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Med Sci Sports Exerc. 2012 Jun;44(6):1081-7. doi: 10.1249/MSS.0b013e3182446c65.

A prospective study of sedentary behavior in a large cohort of youth.

Author information

1
Department of Exercise Science, Arnold School of Public Health, University of South Carolina, Columbia, SC, USA. jmitch@mail.med.upenn.edu

Abstract

PURPOSE:

The study's purpose was to describe longitudinal patterns of objectively measured sedentary behavior from age 12 to 16.

METHODS:

Children participating in the Avon Longitudinal Study of Parents and Children wore accelerometers for 1 wk at ages 12, 14, and 16. Participants included boys (n = 2591) and girls (n = 2845) living in a single geographic location in the United Kingdom (Bristol). Total minutes per day spent in sedentary behavior and time spent in blocks of sedentary behavior lasting 10-19, 20-29, and ≥ 30 min are described. Growth curve models were used to determine the rate of change in sedentary behavior from age 12 to 16.

RESULTS:

At age 12, the boys and girls, on average, were sedentary for 418.0 ± 67.7 and 436.6 ± 64.0 min·d(-1), respectively, and sedentary behavior increased over time to 468.0 ± 74.3 and 495.6 ± 68.9 min·d(-1) at age 14 and to 510.4 ± 76.6 and 525.4 ± 67.4 min·d(-1) at age 16. Growth curve analyses found that total sedentary behavior increased at a rate of 19.5 ± 0.7 and 22.8 ± 0.7 min·d(-1)·yr for the boys and girls, respectively. The absolute mean increase in total sedentary behavior (+92.4 and +88.8 min·d(-1) for the boys and girls, respectively) closely matched the mean decrease in light physical activity (-82.2 and -82.9 min·d(-1) for the boys and girls, respectively) from age 12 to 16. Time spent in continuous sedentary behavior lasting ≥ 30 min increased by 121% from age 12 to 16.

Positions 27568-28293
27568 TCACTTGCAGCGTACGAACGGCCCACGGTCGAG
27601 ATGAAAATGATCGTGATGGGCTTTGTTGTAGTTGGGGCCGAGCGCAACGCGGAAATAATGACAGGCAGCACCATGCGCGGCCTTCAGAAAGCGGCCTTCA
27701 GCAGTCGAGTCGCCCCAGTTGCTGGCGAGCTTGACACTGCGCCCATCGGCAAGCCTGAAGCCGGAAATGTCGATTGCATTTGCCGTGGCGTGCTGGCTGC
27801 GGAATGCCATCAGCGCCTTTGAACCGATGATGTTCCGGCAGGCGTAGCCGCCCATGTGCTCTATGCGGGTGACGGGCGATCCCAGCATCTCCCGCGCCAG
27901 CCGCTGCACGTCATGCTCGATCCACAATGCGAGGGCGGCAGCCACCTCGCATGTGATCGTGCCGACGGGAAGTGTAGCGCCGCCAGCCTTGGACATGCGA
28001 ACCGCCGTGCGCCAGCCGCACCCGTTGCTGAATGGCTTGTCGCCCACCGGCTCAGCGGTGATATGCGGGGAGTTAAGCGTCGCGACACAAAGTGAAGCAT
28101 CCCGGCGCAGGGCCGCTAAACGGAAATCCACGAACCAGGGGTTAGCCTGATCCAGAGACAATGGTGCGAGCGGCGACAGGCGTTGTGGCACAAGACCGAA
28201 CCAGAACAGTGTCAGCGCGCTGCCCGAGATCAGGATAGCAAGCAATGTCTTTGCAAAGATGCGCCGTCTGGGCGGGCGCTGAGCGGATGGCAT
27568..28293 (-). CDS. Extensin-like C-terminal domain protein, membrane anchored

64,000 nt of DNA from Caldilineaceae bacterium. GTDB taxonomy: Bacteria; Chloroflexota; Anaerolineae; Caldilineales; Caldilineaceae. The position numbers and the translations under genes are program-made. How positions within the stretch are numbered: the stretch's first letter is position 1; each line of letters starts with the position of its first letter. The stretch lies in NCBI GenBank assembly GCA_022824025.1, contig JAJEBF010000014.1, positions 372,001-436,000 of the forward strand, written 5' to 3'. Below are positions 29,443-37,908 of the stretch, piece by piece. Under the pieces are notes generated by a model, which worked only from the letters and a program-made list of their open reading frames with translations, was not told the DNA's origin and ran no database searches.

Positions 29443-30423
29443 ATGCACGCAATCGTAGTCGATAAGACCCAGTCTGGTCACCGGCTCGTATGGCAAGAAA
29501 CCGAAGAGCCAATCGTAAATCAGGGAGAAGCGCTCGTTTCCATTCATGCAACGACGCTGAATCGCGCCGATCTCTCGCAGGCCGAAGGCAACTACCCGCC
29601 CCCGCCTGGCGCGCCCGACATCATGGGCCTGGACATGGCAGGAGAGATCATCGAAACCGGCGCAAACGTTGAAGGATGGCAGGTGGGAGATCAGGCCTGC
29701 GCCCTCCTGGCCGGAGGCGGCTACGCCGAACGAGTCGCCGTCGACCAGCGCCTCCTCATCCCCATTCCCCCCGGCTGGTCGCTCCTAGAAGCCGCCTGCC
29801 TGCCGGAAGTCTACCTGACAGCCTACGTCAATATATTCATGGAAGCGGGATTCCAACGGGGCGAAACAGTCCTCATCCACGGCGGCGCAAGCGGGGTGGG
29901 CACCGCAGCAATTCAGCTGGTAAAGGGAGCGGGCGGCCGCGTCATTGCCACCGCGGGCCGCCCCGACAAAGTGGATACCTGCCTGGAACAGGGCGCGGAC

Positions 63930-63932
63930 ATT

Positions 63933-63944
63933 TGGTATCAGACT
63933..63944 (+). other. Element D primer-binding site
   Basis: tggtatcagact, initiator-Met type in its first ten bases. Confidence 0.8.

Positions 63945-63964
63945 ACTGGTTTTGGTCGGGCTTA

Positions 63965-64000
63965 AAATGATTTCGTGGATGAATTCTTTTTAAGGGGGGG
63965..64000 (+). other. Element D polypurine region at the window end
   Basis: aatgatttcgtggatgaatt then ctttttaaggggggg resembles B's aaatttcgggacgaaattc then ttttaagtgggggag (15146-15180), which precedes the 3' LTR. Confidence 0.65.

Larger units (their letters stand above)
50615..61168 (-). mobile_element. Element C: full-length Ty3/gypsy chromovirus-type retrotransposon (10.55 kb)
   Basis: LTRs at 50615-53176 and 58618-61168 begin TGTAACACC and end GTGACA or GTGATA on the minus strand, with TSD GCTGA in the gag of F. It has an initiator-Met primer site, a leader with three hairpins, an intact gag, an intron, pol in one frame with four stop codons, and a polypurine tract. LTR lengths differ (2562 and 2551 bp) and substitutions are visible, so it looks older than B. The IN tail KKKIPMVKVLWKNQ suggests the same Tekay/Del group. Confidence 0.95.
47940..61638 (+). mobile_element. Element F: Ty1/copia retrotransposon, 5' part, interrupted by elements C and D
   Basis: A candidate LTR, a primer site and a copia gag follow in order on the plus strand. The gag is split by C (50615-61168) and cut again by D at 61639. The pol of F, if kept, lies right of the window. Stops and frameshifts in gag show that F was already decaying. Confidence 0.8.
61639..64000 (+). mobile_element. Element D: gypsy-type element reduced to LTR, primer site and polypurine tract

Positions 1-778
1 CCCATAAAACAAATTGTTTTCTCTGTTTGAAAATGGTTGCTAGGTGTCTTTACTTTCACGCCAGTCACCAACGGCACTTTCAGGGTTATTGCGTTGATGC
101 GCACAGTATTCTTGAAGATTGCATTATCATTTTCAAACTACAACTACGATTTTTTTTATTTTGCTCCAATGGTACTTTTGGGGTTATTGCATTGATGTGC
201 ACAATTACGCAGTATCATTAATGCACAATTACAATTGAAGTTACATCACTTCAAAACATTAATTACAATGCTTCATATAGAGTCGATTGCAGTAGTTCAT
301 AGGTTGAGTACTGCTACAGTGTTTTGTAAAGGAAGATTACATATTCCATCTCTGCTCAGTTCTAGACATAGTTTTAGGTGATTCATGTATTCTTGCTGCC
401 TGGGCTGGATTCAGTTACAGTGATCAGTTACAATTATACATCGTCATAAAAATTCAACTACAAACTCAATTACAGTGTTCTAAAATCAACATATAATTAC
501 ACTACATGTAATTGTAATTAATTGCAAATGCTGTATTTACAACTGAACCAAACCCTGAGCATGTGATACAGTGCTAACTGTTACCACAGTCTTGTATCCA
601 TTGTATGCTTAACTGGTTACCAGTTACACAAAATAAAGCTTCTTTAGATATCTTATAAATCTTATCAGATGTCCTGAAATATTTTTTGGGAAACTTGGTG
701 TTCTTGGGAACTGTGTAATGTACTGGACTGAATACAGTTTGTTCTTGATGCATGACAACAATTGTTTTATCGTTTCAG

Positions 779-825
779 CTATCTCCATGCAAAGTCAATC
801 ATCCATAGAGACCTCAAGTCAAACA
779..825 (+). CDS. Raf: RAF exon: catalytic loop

CONCLUSIONS:

Sedentary behavior increased with age, at the expense of light physical activity. The increase in sedentary behavior lasting ≥ 30 min in duration contributed greatly to the increase in total sedentary behavior.

PMID:
22143113
PMCID:
PMC3342456
DOI:
10.1249/MSS.0b013e3182446c65
[Indexed for MEDLINE]
Free PMC Article
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